Nowhere does it mention being experienced in said practice. Once competent then additional learning comes into place which then, hopefully, leads on to fully experienced. I think this is one of the things that the NPTC are looking into changing in their training and assessing schedules.
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Old 05-04-08   #8 (permalink)
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Quote:
Originally Posted by treesurfer78 View Post
Passing an NPTC assessment makes the student competent in that practice. Competency is defined as:

1. Properly or sufficiently qualified; capable:
2. Adequate for the purpose: a competent performance.
3. Law Legally qualified or fit to perform an act.

Nowhere does it mention being experienced in said practice. Once competent then additional learning comes into place which then, hopefully, leads on to fully experienced.
Makes sense,

In 3 years of doing tree work I have never stopped learning, and still have so much more to learn.
I think i'm now only just about qualified/capable in most of the work I do.

They is just so many variables so much to learn, so many ways of doing a task, many very wrong, with so many ways to hurt yourself, the only way to become a fully qaulified arborist is good experience, i've come on leaps and bounds, and its mainly from the people I work with, forums like this and a keen mind to keep pushing myself forward.

I'm not knocking the NPTC system, but it never prepared me for commercial aboriculture, for example its taken many hundreds of fells of many different species with many different variables to get truly competent and qaulified. Most of what I know now about doing a job safely, effeciently and productivly I was not taught on an nptc course.

I'm not knocking the nptc system, its a good foundation to progress upon.
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Old 07-04-08   #9 (permalink)
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Originally Posted by Marc View Post
Makes sense,

In 3 years of doing tree work I have never stopped learning, and still have so much more to learn.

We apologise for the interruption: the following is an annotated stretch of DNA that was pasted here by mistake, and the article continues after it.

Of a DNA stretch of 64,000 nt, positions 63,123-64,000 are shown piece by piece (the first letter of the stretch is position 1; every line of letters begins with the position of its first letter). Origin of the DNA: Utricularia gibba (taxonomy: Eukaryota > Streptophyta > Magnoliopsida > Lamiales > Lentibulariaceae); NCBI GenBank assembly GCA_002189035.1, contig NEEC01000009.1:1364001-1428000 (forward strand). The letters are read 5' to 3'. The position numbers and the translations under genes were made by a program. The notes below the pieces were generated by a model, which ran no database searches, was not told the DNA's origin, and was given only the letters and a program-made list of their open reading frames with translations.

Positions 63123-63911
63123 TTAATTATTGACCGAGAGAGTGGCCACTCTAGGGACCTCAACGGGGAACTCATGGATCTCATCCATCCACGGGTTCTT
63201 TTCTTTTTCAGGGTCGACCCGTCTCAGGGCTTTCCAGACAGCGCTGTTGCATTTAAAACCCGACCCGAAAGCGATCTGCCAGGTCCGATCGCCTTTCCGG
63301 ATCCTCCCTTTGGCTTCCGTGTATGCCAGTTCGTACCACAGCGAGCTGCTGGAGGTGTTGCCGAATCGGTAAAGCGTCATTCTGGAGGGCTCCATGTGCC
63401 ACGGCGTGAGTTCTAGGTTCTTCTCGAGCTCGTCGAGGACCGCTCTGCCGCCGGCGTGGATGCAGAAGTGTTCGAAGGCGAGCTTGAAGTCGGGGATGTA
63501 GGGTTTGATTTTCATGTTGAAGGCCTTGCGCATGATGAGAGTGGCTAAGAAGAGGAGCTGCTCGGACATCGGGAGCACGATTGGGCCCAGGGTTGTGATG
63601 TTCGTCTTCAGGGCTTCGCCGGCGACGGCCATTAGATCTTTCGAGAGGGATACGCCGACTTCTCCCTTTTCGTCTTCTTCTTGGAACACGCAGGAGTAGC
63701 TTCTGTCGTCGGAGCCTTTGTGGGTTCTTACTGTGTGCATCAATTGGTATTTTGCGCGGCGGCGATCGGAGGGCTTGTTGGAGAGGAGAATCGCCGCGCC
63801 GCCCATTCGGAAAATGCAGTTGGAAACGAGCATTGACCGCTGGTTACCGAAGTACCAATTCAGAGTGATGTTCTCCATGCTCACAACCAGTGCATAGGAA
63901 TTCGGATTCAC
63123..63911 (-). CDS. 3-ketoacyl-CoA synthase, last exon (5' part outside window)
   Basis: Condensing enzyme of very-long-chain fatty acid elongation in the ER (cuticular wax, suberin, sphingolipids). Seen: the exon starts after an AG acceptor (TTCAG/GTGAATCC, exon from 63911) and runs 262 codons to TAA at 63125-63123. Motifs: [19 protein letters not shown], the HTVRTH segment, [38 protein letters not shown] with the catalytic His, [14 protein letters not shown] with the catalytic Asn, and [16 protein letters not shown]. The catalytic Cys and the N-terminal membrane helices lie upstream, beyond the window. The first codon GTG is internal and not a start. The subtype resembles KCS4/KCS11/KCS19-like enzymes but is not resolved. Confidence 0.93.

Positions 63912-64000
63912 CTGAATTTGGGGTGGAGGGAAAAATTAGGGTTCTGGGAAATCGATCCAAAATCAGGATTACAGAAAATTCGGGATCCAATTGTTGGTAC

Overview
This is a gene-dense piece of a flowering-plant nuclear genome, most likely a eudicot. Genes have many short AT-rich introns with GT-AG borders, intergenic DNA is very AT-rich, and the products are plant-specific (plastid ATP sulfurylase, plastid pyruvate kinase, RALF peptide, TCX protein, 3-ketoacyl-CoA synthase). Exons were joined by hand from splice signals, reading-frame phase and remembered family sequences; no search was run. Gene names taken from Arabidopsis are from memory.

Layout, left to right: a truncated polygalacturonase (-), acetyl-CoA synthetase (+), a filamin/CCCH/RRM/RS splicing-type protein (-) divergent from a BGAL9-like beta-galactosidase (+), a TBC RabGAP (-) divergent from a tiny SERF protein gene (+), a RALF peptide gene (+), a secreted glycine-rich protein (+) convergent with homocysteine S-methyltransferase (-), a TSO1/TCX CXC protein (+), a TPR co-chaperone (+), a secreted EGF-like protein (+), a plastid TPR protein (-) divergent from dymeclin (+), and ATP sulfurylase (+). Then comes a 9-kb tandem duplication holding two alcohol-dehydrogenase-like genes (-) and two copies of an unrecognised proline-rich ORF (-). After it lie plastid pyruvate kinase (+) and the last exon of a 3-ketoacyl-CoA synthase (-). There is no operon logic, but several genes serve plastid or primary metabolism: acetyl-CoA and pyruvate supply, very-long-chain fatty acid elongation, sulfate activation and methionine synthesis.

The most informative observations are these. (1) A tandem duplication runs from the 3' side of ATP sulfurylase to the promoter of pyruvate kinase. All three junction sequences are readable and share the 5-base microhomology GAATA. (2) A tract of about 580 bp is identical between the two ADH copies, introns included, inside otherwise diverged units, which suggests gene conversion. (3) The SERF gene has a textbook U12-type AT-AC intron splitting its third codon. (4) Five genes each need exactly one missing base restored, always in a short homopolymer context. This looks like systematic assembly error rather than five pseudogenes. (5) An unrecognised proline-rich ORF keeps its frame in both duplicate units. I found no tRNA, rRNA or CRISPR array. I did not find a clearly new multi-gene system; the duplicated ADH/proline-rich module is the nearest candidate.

I think i'm now only just about qualified/capable in most of the work I do.

They is just so many variables so much to learn, so many ways of doing a task, many very wrong, with so many ways to hurt yourself, the only way to become a fully qaulified arborist is good experience, i've come on leaps and bounds, and its mainly from the people I work with, forums like this and a keen mind to keep pushing myself forward.

I'm not knocking the NPTC system, but it never prepared me for commercial aboriculture, for example its taken many hundreds of fells of many different species with many different variables to get truly competent and qaulified. Most of what I know now about doing a job safely, effeciently and productivly I was not taught on an nptc course.

I'm not knocking the nptc system, its a good foundation to progress upon.
i work for my local council, we have had 10 lads in as many months ,im eager and keen to teach any one who wants to learn but some of these lads havent got the mental or phyisical strengh ,one lad just got layed off he ,s worked for various companies but wouldnt go out on a limb unless somone was in the tree with him ? got relivent quals but scared to branch walk and make some pathetic excuse to come down. he told me before he left he was going to fit stoves for a living ! good luck to him!!!
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Old 08-04-08   #10 (permalink)
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Quote:
Originally Posted by Marc View Post
I did'nt realise an NPTC was a qaulification? So you can become a fully qaulified climber in 4 days?
And fully qaulified to fell a medium tree in 3?
Or fully qaulified to use a chainsaw in a tree in just 1 day (as i've seen some nptc centres saying they can get you through your certificate in just 1 day)!

Its a competency test, just there to give you some basic foundation on how to do this job with out killing yourself, to then build upon this with real world experience.

But I think that maybe a few to many incompetents are slipping through the net.
Qualified.

having the qualities, accomplishments, etc., that fit a person for some function, office, or the like.


Much less are they competent.

Competent.

having suitable or sufficient skill, knowledge, experience, etc., for some purpose; properly qualified.


Either way your a beginner and have a long road to travel.